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PRESIDENT’S PERSPECTIVE Pulling together


Strategic alignment. It’s not the sexi- est of terms, but its importance to an or- ganization as purposefully inclusive in its structure as Skidmore—where everyone can, should, and does have an opinion —cannot be overstated. In such a con- text, strategic alignment occurs when different divisions, and the people who make up those divisions, understand how their work supports larger strategic goals. It requires a common sense of purpose and a shared agreement on the best way (strategy) to marshal the re- sources (alignment) needed to achieve that purpose.


Being strategically aligned means that each of us knows what we are trying to accomplish and how our individual con- tributions advance those goals. Every dollar and hour we invest will generate maximum return. And we can track and assess our progress, because our goals are clearly understood and articulated. These are particularly important out- comes for Skidmore because, as we have said many times before, we are operat- ing in an ever more competitive envi- ronment and, mostly, with significantly fewer resources than our peers. This year is a time of both planning and action, and so it pro- vides a unique oppor- tunity to emphasize strategic alignment. With a new strategic planning process under way, as well as our annual 10-year accreditation review by the Middle States Commission, and with our faculty engaged in a major re- view of our general education curricu- lum, we have spent and will continue to spend considerable time thinking about what we want Skidmore to look like in the immediate future and beyond. At the same time, we are still working to complete key elements of our current Strategic Plan (2005–15) that are critical to our present success and position us for our future. These projects include


the proposed new Center for Integrated Sciences as well as continued invest- ments in our financial aid program, the Tang Teaching Museum and Art Gallery, and our “transition and transfor- mation” initiatives—to be supported by a new comprehensive cam- paign.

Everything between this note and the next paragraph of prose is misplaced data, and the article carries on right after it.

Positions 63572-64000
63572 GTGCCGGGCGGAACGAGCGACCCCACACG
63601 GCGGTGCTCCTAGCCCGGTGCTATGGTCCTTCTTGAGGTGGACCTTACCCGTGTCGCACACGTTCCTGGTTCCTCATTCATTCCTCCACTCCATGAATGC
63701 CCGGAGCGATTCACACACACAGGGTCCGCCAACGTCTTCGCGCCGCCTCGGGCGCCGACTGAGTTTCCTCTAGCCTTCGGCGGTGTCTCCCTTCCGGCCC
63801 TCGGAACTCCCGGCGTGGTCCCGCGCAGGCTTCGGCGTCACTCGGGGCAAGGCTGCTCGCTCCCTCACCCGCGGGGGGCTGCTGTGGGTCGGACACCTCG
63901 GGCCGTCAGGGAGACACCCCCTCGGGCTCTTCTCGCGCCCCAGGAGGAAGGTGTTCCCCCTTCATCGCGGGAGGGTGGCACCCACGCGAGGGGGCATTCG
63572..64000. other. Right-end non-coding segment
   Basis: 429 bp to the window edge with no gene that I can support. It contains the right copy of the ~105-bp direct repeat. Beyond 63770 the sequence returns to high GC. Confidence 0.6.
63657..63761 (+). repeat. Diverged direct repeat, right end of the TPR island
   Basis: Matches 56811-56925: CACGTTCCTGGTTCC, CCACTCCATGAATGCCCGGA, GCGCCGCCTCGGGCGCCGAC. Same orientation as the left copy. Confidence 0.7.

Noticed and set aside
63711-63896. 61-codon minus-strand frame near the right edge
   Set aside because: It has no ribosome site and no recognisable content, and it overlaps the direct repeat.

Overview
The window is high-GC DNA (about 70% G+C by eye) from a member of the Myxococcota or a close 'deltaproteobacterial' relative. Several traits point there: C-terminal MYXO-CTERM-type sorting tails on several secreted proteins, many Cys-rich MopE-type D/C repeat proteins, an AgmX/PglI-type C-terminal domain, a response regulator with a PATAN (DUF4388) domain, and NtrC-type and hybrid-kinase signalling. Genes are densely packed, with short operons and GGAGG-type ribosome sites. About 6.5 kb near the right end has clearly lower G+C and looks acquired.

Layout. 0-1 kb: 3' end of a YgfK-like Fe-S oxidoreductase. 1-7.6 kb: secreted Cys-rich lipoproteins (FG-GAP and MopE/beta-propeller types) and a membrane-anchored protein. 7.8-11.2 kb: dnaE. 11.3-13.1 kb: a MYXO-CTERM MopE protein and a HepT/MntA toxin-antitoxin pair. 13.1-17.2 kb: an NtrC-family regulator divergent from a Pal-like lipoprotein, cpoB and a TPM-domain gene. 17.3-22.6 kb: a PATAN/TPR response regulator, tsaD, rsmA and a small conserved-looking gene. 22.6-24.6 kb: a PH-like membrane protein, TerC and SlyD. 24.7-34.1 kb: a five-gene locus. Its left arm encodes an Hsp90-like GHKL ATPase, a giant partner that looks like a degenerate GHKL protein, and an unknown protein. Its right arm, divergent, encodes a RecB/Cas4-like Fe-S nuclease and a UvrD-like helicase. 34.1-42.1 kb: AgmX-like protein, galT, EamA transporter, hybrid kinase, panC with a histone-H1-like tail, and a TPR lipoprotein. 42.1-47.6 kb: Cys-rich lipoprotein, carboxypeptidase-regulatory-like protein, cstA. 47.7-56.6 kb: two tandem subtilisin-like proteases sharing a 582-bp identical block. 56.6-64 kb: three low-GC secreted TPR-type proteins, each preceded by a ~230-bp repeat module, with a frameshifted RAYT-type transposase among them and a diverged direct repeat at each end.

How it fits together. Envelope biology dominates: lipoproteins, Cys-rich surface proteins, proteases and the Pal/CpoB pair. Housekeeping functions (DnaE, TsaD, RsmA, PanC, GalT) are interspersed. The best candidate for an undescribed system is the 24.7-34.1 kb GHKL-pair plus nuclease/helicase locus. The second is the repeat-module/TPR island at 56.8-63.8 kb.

This “rebuild the plane in flight” dynamic


SKIDMORE PRESIDENT PHILIP A. GLOTZBACH


THIS “REBUILD THE PLANE IN FLIGHT” DYNAMIC


IS PART OF THE NORMAL EBB AND FLOW OF AN AMBITIOUS COLLEGE SUCH AS SKIDMORE.


is part of the normal ebb and flow of an ambitious college such as Skidmore. We obviously can’t stop what we’re doing to plan, but regular planning is neverthe- less essential. I mentioned earlier that Skidmore is a purposefully inclusive community, one that asks all communi- ty members—students, faculty, staff, parents, and friends—to commit equally to the larger enterprise and, having made that commitment, to do their part to advance that mission. But I don’t be- lieve we can ask that of any community member if we don’t give him or her the opportunity to understand and help shape the plan. So, to help frame our work, we have ar- ticulated three broad points of alignment. First, we must contin- ue to strengthen our


increasingly diverse community, ensur- ing that Skidmore is a welcoming and yet challenging space for all. That means continuing to address difficult issues such as bias, sexual assault, and the abuse of drugs and alcohol, as well as creating more opportunities for every- one to engage in the work of building community while sharing in our educa- tional mission. Clearly, we all have a role to play here.


A second key point of alignment is continuing to find ways to live up to our aspiration of being an institution in


which creative thought truly does matter. One area of focus will be creating more opportunities for students to bring their ideas into the world. Experiences such as career or academic internships, research opportunities, and capstone projects not only help deepen stu- dents’ understanding


of the concepts they learn in the class- room, but also play a critical role by in- forming their career choices after gradu- ation. The Skidmore community beyond campus—alumni, parents, and friends —can participate by serving both as sources of such opportunities and as mentors to students as they transition to life after college.


A third objective is extending our investment in the physical and life sci- ences. The most visible aspect of this work is our planning for the new Center for Integrated Sciences, which will allow us to maximize the already considerable investments we’ve made to raise the quality and profile of our science pro- grams. If we aspire (and we do!) to pre- pare our students to be responsible citi- zens and leaders in today’s world, then science must be an integral part of their education, and these investments will enable us to ensure that.


A rowing crew comprises eight indi- viduals who can achieve their goal only by working cohesively and consistently together. We all will undertake many tasks over the coming year. But if we can also pull together as a team to advance the three objectives identified above, we will have gone a long way toward achieving the kind of strategic align- ment we need to maximize every gift we receive, every investment we make, and every hour we spend in service of our mission.


FALL 2014 SCOPE 3


MARK MC CARTY


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